Outsourcing services is quite common in clinical development. We outsource everything…
- Lab analysis of subject samples (central clinical labs)
- Interpretation of subject medical images (central imaging readers)
- Data capture at clinical sites (EDC and ePRO)
- Randomization and management of investigational product (IVRS/IWRS)
- Trial master files (eTMF)
…and the list goes on and on.
These outsourced services rely on computer systems. The difference between the first 2 and the last 3 services answers the question:
When do you need to conduct UAT?
What makes the first 2 services different from the last 3? The users.
In the first 2 situations, the systems are used (almost) exclusively by the service provider, making the service provider responsible for their own UAT.
In the last 3 situations, the sponsor requires clinical trial subjects, clinical investigator site staff, or their own personnel to use the systems. The sponsor provides their requirements to the service provider, who develops and tests the systems internally.
Because the sponsor defines the intended use of the system, the sponsor is ultimately responsible for verifying the system is fit for intended use.
This means UAT.
You need an SOP
These outsourced situations often bypass many internal IT controls. When your IT department deploys a system with you, they have SOPs you can follow to perform UAT. Those SOPs include how you’ll interact with IT to report unexpected results and get them resolved.
What happens when you don’t have an SOP? You get well-meaning people doing happy-go-lucky testing with no documentation, no assurance that testing is appropriate, and no formal feedback loop to the provider.
Start with an SOP that requires documenting
- Requirements you’ll be testing
- Test cases
- Executing test cases and capturing evidence
- Handling unexpected results and their resolution
Benefits of UAT
2 of the biggest benefits of UAT are
- Having confidence in your data
- Knowing the system works as intended
There are additional benefits you may not have thought of before for your customers and your service providers.
Principal investigators are your customers. When you deploy unreliable, buggy systems to them, you create ill will, reluctance to do business with you in the future, and an environment that can result in complaints to Institutional Review Boards, Ethics Committees, and regulators.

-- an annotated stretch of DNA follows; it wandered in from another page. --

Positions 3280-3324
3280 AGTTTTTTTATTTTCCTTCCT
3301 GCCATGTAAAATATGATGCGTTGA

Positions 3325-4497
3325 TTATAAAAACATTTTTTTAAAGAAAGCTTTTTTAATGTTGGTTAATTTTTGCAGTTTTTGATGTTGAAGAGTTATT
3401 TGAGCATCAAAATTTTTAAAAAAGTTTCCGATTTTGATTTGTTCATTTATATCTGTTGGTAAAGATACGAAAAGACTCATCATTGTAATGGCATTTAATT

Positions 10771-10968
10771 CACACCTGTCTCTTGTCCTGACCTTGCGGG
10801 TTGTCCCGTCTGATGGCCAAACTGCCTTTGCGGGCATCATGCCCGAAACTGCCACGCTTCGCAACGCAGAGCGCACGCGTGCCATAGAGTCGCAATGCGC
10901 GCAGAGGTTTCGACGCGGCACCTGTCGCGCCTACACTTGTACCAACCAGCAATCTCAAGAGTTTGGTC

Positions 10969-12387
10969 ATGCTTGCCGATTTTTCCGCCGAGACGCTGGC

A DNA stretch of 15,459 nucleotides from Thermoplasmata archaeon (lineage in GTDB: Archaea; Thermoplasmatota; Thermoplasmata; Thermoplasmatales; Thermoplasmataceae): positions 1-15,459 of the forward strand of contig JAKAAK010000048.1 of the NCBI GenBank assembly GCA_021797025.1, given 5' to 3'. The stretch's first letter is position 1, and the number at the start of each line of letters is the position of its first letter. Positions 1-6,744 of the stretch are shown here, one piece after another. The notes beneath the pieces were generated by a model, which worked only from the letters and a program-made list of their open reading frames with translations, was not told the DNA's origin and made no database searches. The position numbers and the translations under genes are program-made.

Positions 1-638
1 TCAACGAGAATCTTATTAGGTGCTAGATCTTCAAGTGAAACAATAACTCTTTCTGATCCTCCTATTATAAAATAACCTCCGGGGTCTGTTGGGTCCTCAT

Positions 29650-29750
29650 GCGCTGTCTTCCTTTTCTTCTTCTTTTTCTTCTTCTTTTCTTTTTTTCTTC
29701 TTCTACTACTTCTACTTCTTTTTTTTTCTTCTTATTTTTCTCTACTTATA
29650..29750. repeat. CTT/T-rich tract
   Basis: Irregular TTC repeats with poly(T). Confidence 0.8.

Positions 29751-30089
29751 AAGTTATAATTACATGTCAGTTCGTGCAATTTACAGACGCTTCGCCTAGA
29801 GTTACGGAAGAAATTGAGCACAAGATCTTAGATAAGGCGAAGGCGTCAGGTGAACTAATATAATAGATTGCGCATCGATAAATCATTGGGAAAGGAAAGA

Conversely, when you deploy reliable, bug-free systems to principal investigators, you instill good will, confidence, and a desire to do business with you again.
Which kind of investigator do you want interacting with a regulator during a site inspection?
It is, unfortunately, not uncommon for service providers to give you access to systems for UAT only for you to discover bugs. Sometimes showstoppers. Sometimes simply irritating. You may feel like you’re doing testing they should have already performed.
When you have an SOP for UAT that requires tracking unexpected results and how they are handled, you can provide clear feedback to your provider.
Your vendor quality management oversight program just got that much more effective!
Where is it written?
Let’s face it. An oft-voiced objection to putting this kind of effort into UAT is that it’s not an explicit regulatory requirement. And while that’s true, if the ideas of having data you can trust, metrics you can hold your providers accountable for, and systems that operate for your customers as intended aren’t enough, then
Know that the regulators are looking.
FDA inspectors follow Compliance Program Guidance Manual 7348.810 when inspecting sponsors, monitors, or CROs. Among other things, the Manual requires inspectors to
“Determine if the sponsor/CRO has procedures to demonstrate that the computerized system was tested for its intended use (e.g., documentation of user acceptance testing).”
What are your thoughts?
Have success stories and challenges to share? Insights into how other regulatory agencies view UAT? Please share them in the Comments box below.